U.C. System Adopts Ambitious E-Waste Policies
With over 200,000 U.C. students, the University purchases more than 10,000 computers each month and disposes of approximately 1 million pounds of e-waste annually. Additionally, U.C. students buy millions of computers, cell phones, MP3 players, and other electronics every year. The U.C.'s passage of the Sustainability Policy comes after the year-long efforts of the student-run "Toxic Free U.C." campaign sponsored by the Silicon Valley Toxics Coalition. The students have worked to use their purchasing leverage to reduce harmful chemicals and the negative impacts on workers, communities, and the environment during electronics manufacturing and disposal.
"With this new policy, U.C. and U.C. students can use their purchasing power to move electronics companies to make greener products that are less toxic and more easily recyclable," said Maureen Cane, SVTC's campus organizer. "The U.C. is truly taking the lead toward a more sustainable future."
Under its new Sustainability Policy, U.C. will only buy products registered under EPEAT (Electronic Product Environmental Assessment Tool). Similar to "Energy Star," EPEAT measures laptops, desktop computers, and monitors according to a set of environmental standards such as reduction in harmful chemicals, designs that are more easily recycled, and product longevity.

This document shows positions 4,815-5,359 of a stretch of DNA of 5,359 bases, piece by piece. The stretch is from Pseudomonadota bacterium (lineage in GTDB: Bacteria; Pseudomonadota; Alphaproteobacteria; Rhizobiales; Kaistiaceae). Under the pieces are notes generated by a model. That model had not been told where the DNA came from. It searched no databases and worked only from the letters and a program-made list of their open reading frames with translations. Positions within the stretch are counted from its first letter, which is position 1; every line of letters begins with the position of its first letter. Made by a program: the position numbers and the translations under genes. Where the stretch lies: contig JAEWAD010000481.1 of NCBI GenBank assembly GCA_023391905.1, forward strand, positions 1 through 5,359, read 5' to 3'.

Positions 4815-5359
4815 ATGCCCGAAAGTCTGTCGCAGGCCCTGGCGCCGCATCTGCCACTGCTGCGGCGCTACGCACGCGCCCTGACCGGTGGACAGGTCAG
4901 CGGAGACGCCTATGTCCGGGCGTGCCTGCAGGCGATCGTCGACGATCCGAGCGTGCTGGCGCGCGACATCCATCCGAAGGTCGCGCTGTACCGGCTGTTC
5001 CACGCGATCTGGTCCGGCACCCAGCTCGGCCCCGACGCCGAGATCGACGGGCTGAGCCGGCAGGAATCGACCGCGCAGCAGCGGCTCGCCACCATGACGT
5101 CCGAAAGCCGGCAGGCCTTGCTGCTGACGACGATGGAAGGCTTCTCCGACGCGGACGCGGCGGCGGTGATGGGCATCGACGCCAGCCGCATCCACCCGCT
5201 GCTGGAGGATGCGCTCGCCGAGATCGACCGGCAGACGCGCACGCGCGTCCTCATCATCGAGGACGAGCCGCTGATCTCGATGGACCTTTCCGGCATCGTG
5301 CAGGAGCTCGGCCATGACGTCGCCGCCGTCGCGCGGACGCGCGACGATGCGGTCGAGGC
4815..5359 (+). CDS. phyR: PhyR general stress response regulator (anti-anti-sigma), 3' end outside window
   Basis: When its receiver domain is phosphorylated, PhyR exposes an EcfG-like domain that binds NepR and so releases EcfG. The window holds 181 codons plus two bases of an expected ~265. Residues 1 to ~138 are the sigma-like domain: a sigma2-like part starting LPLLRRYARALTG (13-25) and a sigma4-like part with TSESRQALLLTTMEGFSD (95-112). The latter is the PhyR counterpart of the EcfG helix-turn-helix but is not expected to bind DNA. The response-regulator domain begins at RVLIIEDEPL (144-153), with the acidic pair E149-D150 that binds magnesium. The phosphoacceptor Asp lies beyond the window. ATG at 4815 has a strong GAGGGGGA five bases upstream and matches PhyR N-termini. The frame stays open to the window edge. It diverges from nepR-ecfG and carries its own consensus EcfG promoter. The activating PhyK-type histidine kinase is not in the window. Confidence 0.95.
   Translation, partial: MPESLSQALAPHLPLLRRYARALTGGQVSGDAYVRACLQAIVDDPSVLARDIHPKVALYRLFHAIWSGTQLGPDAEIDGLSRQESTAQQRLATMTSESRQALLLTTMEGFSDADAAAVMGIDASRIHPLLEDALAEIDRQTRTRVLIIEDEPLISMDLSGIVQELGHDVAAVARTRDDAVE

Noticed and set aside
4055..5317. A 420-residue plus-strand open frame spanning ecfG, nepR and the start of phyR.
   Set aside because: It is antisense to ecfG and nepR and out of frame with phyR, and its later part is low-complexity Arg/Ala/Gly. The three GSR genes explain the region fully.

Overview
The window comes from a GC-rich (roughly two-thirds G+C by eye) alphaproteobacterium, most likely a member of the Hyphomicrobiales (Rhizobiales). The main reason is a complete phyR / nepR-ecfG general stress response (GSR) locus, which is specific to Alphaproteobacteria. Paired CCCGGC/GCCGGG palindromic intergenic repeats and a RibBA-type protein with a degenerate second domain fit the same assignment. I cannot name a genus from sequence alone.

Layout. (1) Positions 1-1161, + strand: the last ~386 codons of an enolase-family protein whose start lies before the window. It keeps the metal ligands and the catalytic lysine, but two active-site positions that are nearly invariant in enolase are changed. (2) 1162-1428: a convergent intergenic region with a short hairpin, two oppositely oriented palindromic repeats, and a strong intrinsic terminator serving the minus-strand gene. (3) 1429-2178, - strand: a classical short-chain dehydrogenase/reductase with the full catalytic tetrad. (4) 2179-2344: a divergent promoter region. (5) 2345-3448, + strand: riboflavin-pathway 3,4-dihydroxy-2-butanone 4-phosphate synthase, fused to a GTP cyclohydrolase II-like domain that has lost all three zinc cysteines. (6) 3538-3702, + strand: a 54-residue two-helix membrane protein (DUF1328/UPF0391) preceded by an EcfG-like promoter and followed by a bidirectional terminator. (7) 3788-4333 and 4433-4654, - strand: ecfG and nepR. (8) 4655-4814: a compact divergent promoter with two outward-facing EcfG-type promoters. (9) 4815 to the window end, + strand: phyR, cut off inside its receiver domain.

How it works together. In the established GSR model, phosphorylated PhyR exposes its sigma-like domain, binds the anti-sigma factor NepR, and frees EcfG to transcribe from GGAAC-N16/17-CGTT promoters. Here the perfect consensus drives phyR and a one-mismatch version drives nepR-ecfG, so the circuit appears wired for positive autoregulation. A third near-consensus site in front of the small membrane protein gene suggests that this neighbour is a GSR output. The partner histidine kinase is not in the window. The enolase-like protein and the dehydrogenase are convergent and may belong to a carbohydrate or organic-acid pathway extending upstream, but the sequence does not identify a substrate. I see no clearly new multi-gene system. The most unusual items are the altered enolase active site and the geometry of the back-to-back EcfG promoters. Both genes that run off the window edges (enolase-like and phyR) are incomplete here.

U.C. will also integrate "takeback" recycling into their purchasing contracts, placing the burden of disposing e-waste on the electronics manufacturers. Finally, the U.C. has outlined a set of responsible recycling criteria that must be met by any manufacturer or recycler that handles U.C. e-waste, including a ban on export and prison labor.
"I want to know that the electronics that I use to do my school work are not harming people and the environment in impoverished countries," said Candice Carr Kelman, a U.C. Irvine student who is part of SVTC's Toxic-Free U.C. Campaign. "I am proud to say that U.C. has taken a strong stand against exporting e-waste to other countries or to prisons."
Computers and electronics contain vast quantities of toxic materials and create a significant risk to human health and the environment globally. According to the U.S. Environmental Protection Agency, less than 20 percent of U.S. electronics are responsibly recycled.
The vast majority of e-waste ends up in storage, landfills, waste incinerators, or is exported to developing countries where workers and children are paid as little as 25¢ an hour to recover scrap metal. Some of the toxic e-waste also ends up in state and federal prisons in the U.S., exposing captive prison workers to these hazardous materials.